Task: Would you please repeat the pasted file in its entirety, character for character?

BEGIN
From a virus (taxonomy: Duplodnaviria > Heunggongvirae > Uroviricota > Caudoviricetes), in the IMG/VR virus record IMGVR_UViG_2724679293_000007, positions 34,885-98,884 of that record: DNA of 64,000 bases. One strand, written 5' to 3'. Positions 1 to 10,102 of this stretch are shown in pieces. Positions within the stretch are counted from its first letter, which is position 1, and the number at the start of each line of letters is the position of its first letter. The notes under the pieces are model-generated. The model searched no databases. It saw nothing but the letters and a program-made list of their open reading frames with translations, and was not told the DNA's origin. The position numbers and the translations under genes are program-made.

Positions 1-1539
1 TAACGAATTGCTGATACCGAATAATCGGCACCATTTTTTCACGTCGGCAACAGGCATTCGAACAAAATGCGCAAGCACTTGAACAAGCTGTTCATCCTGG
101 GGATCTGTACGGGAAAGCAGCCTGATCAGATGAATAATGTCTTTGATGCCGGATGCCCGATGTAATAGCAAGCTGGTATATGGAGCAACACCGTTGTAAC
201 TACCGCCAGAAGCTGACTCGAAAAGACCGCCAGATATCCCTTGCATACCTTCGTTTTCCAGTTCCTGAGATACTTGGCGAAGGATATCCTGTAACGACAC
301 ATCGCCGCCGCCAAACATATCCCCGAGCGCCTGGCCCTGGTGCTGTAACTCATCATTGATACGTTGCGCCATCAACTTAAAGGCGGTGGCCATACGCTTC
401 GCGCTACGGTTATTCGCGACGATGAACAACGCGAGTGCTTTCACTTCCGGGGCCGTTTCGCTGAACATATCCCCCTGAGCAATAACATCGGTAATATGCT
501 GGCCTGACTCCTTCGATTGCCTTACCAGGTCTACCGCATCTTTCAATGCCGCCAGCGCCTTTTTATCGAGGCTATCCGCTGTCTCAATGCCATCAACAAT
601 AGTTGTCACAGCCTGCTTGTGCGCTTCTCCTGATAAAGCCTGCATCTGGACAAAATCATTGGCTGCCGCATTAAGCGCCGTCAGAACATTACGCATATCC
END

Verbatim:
From a virus (taxonomy: Duplodnaviria > Heunggongvirae > Uroviricota > Caudoviricetes), in the IMG/VR virus record IMGVR_UViG_2724679293_000007, positions 34,885-98,884 of that record: DNA of 64,000 bases. One strand, written 5' to 3'. Positions 1 to 10,102 of this stretch are shown in pieces. Positions within the stretch are counted from its first letter, which is position 1, and the number at the start of each line of letters is the position of its first letter. The notes under the pieces are model-generated. The model searched no databases. It saw nothing but the letters and a program-made list of their open reading frames with translations, and was not told the DNA's origin. The position numbers and the translations under genes are program-made.

Positions 1-1539
1 TAACGAATTGCTGATACCGAATAATCGGCACCATTTTTTCACGTCGGCAACAGGCATTCGAACAAAATGCGCAAGCACTTGAACAAGCTGTTCATCCTGG
101 GGATCTGTACGGGAAAGCAGCCTGATCAGATGAATAATGTCTTTGATGCCGGATGCCCGATGTAATAGCAAGCTGGTATATGGAGCAACACCGTTGTAAC
201 TACCGCCAGAAGCTGACTCGAAAAGACCGCCAGATATCCCTTGCATACCTTCGTTTTCCAGTTCCTGAGATACTTGGCGAAGGATATCCTGTAACGACAC
301 ATCGCCGCCGCCAAACATATCCCCGAGCGCCTGGCCCTGGTGCTGTAACTCATCATTGATACGTTGCGCCATCAACTTAAAGGCGGTGGCCATACGCTTC
401 GCGCTACGGTTATTCGCGACGATGAACAACGCGAGTGCTTTCACTTCCGGGGCCGTTTCGCTGAACATATCCCCCTGAGCAATAACATCGGTAATATGCT
501 GGCCTGACTCCTTCGATTGCCTTACCAGGTCTACCGCATCTTTCAATGCCGCCAGCGCCTTTTTATCGAGGCTATCCGCTGTCTCAATGCCATCAACAAT
601 AGTTGTCACAGCCTGCTTGTGCGCTTCTCCTGATAAAGCCTGCATCTGGACAAAATCATTGGCTGCCGCATTAAGCGCCGTCAGAACATTACGCATATCC